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Home / Articles / Views / Letters /  Don't sexualize women
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Thursday, January 21,2010

Don't sexualize women

(Re: “Performance and sex appeal,” Elevation, Jan. 14.) I wanted to send in a letter saying how horrid your article about the “sexy” women for Lange is. It’s disgraceful. Women have so many body issues, and what this “unique and quality” company is promoting is homegrown disgrace towards women. Let’s find a way to sell products that will promote local businesses without sexualizing them.

Morgan Tucker/Boulder

It was Geneva Basin

Just a note regarding the Dec. 31 letter on ski areas by letter writer Richard Lanman (“Other lost ski areas,” letters). The Guanella Pass ski area he mentions sounds like that would be Geneva Basin. I just flew over that, and the lifts are gone and the lodge burned down. I do believe I read/ heard it often enough that it was Gov. Romer who was an owner of that spot.

Rainer Hantschel/Denver

The war on drugs

I’m writing about the thoughtful letter from William Ambrose, “End reefer madness” ( Jan. 14).

Marijuana is the foundation of our so-called war on drugs. Remove marijuana from the equation, and the whole drug war will collapse.

The so-called war on drugs is a huge industry and huge bureaucracy. Victory in the drug war is not possible, nor is it the goal. Victory in the drug war would mean that the drug war industry and bureaucracy are out of business.

There are basically two kinds of people who support the so-called war on drugs:

Those who make their livelihood from it. This includes politicians and bureaucrats who are probably on the payroll of the drug cartels. (Al Capone had hundreds of politicians and prohibition officials on his payroll.)

And fools. Fools who have bought into the lies and propaganda of the drug-war industry and bureaucracy. Fools who are willing to deny liberty and freedom to others but think that their own liberty and freedom will never be in jeopardy. Fools who believe that criminalizing a substance will make it go away. Fools who think that drug prohibition somehow protects children. Fools who think that giving criminals control of dangerous drugs somehow protects children and our society. Fools who think that they live in a free country even though the United States is the most incarcerated nation in the history of human civilization.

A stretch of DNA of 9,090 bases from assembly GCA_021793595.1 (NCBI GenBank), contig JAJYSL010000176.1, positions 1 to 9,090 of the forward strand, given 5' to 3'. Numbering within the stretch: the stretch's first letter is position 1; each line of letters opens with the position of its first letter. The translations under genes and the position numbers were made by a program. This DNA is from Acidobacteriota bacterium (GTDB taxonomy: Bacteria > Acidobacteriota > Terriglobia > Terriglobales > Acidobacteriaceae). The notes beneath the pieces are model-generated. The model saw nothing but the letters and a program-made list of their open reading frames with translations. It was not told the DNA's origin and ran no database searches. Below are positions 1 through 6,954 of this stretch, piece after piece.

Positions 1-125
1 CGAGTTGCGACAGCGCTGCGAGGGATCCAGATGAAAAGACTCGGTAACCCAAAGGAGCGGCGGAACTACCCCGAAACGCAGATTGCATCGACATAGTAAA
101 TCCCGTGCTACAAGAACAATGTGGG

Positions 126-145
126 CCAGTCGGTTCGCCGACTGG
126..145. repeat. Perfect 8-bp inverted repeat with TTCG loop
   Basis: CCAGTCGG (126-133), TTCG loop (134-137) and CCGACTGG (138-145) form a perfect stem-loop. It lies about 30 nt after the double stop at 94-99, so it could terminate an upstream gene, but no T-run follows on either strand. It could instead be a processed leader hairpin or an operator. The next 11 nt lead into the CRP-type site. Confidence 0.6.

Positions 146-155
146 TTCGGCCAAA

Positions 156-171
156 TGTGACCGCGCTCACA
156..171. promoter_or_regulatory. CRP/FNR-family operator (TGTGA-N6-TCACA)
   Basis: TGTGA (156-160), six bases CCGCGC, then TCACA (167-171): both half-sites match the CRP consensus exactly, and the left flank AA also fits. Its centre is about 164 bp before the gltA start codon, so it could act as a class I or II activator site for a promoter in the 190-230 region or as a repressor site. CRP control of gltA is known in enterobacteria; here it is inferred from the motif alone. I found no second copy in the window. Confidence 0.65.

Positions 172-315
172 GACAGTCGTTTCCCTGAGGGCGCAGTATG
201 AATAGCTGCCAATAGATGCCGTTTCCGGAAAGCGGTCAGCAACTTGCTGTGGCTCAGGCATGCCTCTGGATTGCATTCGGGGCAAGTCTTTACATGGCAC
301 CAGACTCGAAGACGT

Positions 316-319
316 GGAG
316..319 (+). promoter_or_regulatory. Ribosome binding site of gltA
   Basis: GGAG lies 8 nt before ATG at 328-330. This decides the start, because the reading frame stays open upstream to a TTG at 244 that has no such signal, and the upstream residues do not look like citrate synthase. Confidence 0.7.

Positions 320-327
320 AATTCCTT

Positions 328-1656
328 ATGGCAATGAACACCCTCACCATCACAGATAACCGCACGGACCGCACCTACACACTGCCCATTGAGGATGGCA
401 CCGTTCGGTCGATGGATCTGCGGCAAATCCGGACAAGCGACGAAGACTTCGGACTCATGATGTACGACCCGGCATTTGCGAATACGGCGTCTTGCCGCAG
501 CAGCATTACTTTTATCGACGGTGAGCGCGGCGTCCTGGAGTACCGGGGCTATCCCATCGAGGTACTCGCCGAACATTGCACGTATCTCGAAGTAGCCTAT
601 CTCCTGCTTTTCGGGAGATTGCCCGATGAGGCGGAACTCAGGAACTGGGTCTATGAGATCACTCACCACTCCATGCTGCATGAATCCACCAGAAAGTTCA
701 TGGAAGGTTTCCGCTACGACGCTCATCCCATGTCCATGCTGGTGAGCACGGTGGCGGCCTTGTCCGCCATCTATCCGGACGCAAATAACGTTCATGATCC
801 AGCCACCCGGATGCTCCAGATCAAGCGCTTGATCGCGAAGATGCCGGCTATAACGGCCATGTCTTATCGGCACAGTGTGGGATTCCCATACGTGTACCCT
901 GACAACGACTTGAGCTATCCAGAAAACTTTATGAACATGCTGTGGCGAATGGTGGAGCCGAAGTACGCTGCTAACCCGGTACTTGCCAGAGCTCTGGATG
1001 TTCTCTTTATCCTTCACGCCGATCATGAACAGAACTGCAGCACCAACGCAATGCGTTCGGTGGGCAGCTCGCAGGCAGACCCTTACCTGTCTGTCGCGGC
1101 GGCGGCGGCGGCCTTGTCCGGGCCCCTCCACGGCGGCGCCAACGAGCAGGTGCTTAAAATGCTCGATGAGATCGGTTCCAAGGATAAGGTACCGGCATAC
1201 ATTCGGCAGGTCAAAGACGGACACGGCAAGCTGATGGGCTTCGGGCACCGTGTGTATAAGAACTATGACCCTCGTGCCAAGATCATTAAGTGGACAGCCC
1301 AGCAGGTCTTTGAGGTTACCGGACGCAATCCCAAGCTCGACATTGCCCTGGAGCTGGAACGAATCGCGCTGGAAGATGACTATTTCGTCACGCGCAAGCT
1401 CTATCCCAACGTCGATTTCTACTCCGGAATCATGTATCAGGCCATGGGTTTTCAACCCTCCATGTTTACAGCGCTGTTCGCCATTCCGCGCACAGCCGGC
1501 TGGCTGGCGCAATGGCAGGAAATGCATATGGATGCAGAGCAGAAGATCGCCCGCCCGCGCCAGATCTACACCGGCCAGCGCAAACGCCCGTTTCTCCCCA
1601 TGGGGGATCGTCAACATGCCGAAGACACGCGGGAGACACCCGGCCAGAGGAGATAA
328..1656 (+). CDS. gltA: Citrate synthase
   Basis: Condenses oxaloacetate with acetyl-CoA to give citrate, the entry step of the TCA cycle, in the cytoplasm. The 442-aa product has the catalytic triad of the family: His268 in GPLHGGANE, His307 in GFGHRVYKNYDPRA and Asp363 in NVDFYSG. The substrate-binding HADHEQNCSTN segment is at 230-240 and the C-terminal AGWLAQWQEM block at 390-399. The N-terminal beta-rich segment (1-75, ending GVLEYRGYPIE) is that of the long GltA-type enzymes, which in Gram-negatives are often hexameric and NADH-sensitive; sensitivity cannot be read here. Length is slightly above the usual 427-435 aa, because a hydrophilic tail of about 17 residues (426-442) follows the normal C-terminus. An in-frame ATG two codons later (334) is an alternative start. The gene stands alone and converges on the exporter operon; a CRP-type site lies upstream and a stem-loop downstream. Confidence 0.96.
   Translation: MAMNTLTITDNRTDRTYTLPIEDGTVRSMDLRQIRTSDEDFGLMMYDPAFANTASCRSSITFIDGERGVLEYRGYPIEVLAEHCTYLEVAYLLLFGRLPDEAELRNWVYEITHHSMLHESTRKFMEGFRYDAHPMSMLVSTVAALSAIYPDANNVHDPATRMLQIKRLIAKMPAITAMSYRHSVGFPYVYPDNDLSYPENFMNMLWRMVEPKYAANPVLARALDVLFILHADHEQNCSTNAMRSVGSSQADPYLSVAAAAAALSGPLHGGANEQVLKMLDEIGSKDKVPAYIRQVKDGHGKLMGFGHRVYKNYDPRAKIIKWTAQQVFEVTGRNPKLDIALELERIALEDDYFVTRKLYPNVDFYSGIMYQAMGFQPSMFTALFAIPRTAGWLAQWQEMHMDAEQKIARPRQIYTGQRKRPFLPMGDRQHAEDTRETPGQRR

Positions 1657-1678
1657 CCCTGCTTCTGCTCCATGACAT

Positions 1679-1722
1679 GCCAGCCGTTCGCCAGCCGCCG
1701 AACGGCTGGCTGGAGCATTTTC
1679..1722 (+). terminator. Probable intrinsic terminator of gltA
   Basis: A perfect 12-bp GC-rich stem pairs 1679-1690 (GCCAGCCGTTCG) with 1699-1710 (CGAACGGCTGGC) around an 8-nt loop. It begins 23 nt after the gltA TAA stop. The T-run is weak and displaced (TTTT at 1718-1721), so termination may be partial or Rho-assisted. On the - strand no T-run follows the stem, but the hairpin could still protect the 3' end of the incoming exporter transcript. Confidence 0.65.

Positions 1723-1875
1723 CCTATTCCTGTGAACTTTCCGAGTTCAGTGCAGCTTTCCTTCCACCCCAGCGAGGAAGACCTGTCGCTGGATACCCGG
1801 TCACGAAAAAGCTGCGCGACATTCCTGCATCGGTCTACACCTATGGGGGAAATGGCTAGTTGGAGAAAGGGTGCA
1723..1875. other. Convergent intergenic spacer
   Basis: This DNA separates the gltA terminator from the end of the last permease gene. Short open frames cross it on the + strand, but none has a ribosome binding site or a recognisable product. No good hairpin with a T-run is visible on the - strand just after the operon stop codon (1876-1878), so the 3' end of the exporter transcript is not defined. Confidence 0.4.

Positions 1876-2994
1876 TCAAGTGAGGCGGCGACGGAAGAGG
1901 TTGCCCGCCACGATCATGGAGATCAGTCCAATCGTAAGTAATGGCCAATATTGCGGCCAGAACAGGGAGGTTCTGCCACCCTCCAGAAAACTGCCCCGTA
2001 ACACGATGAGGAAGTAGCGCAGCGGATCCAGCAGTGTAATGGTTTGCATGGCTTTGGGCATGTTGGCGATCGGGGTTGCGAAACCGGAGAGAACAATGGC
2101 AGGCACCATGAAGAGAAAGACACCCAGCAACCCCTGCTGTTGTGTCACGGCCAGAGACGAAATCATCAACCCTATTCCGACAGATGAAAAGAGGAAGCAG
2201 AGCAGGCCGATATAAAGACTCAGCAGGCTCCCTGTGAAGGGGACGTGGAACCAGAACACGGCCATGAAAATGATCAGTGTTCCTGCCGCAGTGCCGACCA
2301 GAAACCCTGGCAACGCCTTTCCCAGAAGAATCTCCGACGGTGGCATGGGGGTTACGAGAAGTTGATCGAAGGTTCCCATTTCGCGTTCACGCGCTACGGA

Kirk Muse/Mesa, Ariz.

Not the change we need

(Re: “Obama, one year later,” cover story, Jan. 14) A fine article until we come to the final paragraph. “In the end, politicians are a reflection of the citizens they represent.”

How could you possibly come to that thoughtless, trite and categorically untrue conclusion?

The truth is that we have arrived at a time when politicians do not represent their citizens. Because we lack term limits, they are consumed with fundraising for re-election, which is why big business is so attractive to them. How many campaign dollars can a business the size of a Boulder newspaper contribute, compared to the thousands of employees of Bank of America?

I read that Goldman Sachs employees were the largest group of contributors to Obama’s campaign. Is there a relationship between them being the “last man standing” among the investment banks and those contributions?

According to you, there is no relationship, since politicians represent their citizens rather than their large corporate contributors.

I wish your conclusion had been that Obama would have been less of a disappointment if the Congress was not composed of corporate “sock puppets.” And I wish you had recommended term limits as the preferred method to keep Congress responsive to those who elected them.

Instead, I received the claim that it’s really all our fault, with no mention of the corporate “sock puppet” problem.